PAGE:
The 19th century, the so called Jewish Emancipation resulted in a consolidation of the congregations, visible in their new synagogues and mikwehs, buildings which did no longer have to be hidden behind residential homes. In the principality of Anhalt-Bernburg, Jews were granted citizen rights in 1810, followed by Anhalt-Köthen two years later.
In Prussia, the edict of toleration from 1812 did also enlarge the rights of the Jews – though still not without restrictions – and made them legal citizens like the rest of the population. As one of the requirements they needed to choose fixed family names, thus replacing the traditional naming with ben (son of) or bat (daughter of) and creating a precondition for the registration of births, marriages and deaths following the example of church records.
A consecutive law from 1847 aimed at the administration of the Jewish communities throughout the country and gave them the legal status of corporations with the right to raise taxes and with the obligation to provide religious education at schools. All Jews were considered to be members of their local congregation with a synagogue or of the synagogal districts they lived in. The creation of these synagogal districts corresponded with the protestant and catholic parish structures.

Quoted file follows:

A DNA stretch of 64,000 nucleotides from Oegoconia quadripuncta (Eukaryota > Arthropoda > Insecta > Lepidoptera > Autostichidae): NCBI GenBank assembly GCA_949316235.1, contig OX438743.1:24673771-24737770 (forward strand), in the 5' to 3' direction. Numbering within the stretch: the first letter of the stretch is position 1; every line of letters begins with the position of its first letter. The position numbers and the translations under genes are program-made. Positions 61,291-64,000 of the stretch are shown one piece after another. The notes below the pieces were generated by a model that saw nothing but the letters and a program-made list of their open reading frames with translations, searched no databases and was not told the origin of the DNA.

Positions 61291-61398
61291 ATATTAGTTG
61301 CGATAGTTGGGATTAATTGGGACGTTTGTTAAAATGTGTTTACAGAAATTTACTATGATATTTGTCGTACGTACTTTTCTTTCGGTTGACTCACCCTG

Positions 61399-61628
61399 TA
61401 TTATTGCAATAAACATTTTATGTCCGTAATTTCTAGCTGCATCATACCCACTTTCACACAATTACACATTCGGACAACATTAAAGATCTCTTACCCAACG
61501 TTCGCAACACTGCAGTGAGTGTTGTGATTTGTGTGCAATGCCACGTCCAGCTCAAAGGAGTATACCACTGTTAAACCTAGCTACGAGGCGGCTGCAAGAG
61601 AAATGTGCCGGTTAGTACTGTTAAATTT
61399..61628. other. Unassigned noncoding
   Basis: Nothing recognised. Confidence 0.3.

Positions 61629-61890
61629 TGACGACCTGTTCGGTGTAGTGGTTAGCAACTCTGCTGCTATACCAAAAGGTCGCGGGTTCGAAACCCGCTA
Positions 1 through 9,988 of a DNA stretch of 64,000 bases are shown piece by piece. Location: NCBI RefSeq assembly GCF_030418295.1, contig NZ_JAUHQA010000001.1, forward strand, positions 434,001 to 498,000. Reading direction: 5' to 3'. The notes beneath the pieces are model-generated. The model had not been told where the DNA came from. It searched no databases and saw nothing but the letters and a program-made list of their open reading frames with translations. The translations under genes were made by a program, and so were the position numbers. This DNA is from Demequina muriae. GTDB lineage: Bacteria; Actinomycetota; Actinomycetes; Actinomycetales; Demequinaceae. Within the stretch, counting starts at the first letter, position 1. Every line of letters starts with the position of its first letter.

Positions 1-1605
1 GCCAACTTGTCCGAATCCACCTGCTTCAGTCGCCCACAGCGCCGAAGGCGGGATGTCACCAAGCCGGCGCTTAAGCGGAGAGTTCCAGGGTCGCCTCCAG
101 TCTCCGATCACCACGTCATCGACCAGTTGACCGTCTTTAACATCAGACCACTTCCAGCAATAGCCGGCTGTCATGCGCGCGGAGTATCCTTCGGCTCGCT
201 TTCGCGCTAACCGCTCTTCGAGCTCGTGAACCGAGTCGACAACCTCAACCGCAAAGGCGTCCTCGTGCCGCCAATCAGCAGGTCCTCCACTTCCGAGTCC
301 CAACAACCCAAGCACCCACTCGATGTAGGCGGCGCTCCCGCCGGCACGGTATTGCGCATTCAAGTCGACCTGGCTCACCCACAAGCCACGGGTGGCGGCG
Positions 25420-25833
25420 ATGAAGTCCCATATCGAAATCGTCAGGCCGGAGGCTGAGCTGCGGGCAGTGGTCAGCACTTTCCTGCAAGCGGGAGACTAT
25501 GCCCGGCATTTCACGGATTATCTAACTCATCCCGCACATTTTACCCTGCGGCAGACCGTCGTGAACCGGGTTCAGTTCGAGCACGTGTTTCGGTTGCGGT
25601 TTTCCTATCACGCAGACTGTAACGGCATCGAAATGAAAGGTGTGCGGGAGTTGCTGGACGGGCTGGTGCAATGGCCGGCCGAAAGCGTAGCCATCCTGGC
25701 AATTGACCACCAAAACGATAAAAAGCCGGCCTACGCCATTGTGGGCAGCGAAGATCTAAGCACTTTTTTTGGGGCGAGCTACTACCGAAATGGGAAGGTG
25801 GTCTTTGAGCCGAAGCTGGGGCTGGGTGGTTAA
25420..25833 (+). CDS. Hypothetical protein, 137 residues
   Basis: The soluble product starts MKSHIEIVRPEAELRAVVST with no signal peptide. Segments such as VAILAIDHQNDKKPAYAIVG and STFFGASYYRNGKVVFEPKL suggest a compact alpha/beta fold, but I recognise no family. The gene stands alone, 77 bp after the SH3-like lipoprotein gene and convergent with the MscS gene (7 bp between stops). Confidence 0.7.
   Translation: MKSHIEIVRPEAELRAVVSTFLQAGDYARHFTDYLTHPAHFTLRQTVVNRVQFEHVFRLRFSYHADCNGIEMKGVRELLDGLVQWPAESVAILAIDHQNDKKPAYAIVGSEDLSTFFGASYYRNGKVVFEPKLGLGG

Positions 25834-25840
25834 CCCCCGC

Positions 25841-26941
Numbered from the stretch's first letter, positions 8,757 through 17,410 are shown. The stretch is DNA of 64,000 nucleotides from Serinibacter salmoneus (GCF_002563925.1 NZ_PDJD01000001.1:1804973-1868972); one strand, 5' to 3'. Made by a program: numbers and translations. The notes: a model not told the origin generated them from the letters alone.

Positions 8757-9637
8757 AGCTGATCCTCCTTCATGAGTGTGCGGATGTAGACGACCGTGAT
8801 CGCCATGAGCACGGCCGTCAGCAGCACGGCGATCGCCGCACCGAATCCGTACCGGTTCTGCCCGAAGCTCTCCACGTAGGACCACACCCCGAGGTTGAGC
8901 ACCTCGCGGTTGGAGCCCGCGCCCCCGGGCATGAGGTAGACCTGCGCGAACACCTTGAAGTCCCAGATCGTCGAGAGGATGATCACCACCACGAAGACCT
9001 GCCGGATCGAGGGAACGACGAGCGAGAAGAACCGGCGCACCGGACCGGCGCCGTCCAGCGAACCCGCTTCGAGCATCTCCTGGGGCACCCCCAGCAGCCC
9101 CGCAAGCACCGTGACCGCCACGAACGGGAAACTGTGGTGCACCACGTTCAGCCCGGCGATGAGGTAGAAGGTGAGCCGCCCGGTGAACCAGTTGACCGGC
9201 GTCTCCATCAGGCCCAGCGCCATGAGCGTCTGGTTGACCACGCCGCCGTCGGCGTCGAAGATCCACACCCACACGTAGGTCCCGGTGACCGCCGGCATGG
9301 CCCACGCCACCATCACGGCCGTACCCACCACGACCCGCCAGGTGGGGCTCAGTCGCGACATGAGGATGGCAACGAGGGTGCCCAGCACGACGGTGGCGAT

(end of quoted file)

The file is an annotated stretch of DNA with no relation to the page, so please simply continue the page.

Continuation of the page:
Under these conditions, Jewish life was able to flourish, but was overshadowed by the propaganda of rising antisemitic movements after the taking power of emperor Wilhelm II in 1890, such as the German Social Anti-Semitic Association for Halle and the Saale district. In 1933, about 30 Jewish congregations existed on the territory of the modern federal state of Saxony-Anhalt.
Fascism eradicated this life like everywhere else in the country. In Magdeburg, for example, only 119 people of 2300 survived the Shoah. Of the synagogues, only the ones in Wörlitz and Gröbzig (both in the Anhalt part) escaped destruction. In Gröbzig, the architectural ensemble with school, meeting hall and cemetery houses a Museum of Jewish cultural history of the region of Central Germany today.
The old synagogue in Magdeburg before its demolition 1939
After the war, only the congregations in Magdeburg and Halle were founded anew in 1947 and formed the State Association of Jewish Communities in Saxony-Anhalt, but they eked out a more than moderate existence during the decades of the secularistic GDR.
The political change and the arrival of new members from the former Soviet Republics after 1990 enabled a revival and the forming of a third congregation in Dessau in 1994. The State Association had formally remained in existence since 1947, even though the administrative GDR reform of 1952 replaced the federal states by districts. Today it represents the members of the three congregations and is one of the 16 state associations under the umbrella of the Central Council of Jews in Germany.